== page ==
HS #277 Keeping the Spark in Dreary, Depressing Indoor Days with Jessica Smartt
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This episode features Jessica herself! Jessica is a wife and a homeschooling mom to three who lives in beautiful North Carolina. She’s the author of Memory-Making Mom and her most recent book, Let Them Be Kids. Jessica loves to encourage parents to be present in making memories with their kids.
Hello and welcome back to another installment of the Homeschool Solutions Show. My name is Wendy Speake, and I am one of the many hosts we have here on the podcast. Each week you'll hear from one of us inviting one of our friends to join for a conversation about this busy blessed season as we educate our children at home.
Now, the title of this show is Homeschool Solutions. While we don't have the answer to every question, we know that all the solutions to every stress and every struggle can be found in the Person and presence of Jesus Christ and His living and active and applicable Word.
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And now, on to today’s show.
Hi everybody, this is Jessica Smartt, and I am talking about how to keep the spark alive in dreary, depressing, indoor days. And boy, have we had a lot of those. It feels like this whole year has been kind of fighting to keep the spark alive, and so I have some really practical tips for you today.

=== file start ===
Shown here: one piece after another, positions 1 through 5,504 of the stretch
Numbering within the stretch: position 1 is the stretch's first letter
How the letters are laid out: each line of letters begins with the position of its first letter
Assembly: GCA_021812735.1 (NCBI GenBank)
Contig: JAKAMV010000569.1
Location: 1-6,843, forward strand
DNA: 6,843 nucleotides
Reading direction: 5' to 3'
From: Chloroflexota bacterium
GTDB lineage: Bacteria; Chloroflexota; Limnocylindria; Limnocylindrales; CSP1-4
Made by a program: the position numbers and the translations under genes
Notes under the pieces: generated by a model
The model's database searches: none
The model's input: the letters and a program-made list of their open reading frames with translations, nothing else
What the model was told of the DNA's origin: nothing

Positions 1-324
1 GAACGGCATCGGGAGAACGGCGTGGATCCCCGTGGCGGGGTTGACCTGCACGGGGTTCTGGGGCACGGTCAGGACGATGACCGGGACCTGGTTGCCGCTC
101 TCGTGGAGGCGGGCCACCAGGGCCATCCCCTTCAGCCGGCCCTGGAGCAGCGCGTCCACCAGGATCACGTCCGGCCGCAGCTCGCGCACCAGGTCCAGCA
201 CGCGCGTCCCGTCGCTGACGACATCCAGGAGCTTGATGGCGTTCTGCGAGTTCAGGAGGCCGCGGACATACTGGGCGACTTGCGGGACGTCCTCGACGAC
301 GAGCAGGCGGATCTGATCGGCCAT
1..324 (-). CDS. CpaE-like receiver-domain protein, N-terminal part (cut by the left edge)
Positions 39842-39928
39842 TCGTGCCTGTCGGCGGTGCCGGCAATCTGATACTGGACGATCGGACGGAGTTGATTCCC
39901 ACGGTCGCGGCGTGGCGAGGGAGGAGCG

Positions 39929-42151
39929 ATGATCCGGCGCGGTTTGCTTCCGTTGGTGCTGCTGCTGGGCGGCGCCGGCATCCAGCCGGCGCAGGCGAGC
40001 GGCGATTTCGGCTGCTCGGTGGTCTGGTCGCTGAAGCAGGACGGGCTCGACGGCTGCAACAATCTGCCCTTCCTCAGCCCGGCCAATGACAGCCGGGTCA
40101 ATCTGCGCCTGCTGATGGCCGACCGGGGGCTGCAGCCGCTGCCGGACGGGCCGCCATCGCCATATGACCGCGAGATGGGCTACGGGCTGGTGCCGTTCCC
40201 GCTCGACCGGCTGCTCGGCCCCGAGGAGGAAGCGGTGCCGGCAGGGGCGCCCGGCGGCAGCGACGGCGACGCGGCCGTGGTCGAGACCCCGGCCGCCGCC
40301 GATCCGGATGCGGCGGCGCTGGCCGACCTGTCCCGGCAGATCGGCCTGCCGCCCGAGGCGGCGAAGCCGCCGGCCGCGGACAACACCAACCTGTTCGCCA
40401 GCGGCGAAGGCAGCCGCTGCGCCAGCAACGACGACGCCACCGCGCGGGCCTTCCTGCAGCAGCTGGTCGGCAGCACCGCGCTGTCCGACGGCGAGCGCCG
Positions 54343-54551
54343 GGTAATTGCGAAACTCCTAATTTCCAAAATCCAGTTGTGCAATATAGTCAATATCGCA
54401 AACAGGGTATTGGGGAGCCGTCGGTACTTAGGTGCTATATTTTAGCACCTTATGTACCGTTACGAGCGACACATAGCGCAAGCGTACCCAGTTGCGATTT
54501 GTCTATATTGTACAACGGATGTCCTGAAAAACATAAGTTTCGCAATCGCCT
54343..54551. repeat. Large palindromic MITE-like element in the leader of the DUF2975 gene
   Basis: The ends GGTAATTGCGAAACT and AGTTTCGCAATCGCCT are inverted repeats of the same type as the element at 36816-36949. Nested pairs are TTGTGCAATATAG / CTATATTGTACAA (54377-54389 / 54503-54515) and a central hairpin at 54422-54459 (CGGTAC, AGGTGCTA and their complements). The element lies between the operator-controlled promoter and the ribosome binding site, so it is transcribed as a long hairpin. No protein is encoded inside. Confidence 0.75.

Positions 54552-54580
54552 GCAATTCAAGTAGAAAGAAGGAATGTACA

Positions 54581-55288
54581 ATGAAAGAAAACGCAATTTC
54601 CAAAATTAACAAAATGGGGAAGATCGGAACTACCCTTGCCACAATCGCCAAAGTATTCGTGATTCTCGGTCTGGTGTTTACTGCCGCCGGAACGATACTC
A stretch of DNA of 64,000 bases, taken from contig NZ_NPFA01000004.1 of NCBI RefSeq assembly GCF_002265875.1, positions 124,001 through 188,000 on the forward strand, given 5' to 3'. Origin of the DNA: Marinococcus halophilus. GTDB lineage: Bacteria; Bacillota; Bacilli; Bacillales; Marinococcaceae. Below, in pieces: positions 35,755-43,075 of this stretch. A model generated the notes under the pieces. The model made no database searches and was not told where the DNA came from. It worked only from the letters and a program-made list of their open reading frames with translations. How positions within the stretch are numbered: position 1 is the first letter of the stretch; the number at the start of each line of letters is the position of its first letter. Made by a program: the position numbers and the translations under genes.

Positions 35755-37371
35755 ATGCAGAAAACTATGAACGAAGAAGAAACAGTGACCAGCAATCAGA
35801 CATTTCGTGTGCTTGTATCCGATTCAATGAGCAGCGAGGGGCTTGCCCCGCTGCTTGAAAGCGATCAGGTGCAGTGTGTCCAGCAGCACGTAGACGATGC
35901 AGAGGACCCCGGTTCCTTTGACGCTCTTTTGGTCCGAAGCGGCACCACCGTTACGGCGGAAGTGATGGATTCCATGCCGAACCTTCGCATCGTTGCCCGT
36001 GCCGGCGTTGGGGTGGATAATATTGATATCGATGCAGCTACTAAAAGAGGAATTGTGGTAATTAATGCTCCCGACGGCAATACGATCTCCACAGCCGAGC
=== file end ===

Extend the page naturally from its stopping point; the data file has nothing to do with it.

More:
This is my first solo show. So, feels a little bit like I'm not wearing clothing to a meeting or something, like somethings missing. But we'll see how it goes. You can find me online at Smartter Each Day. Smartter has two T's. And on Instagram, I'm @Jessica.Smartt, with two T's. And my two books are Memory Making Mom, Building Traditions That Breathe Life Into Your Home, and then Let The Be Kids. And there's a lot in those books that overlap with what I'm speaking about. In Memory Making Mom, I actually have a whole chapter on sickness. And the funny thing about this podcast is, I jotted down the title of, you know, the idea of fighting dreary, inside, quarantine kind of ideas, and about a week later my husband called and, this is just true fashion for my very laid-back husband, chatted for about thirty minutes. And then said, so I wanted to tell you I'm not feeling very good. And he's said that all of one time in our marriage, which was then. And I said, well, what's hurting? And he said, well, I just feel, like, really achy, and my lungs kind of hurt.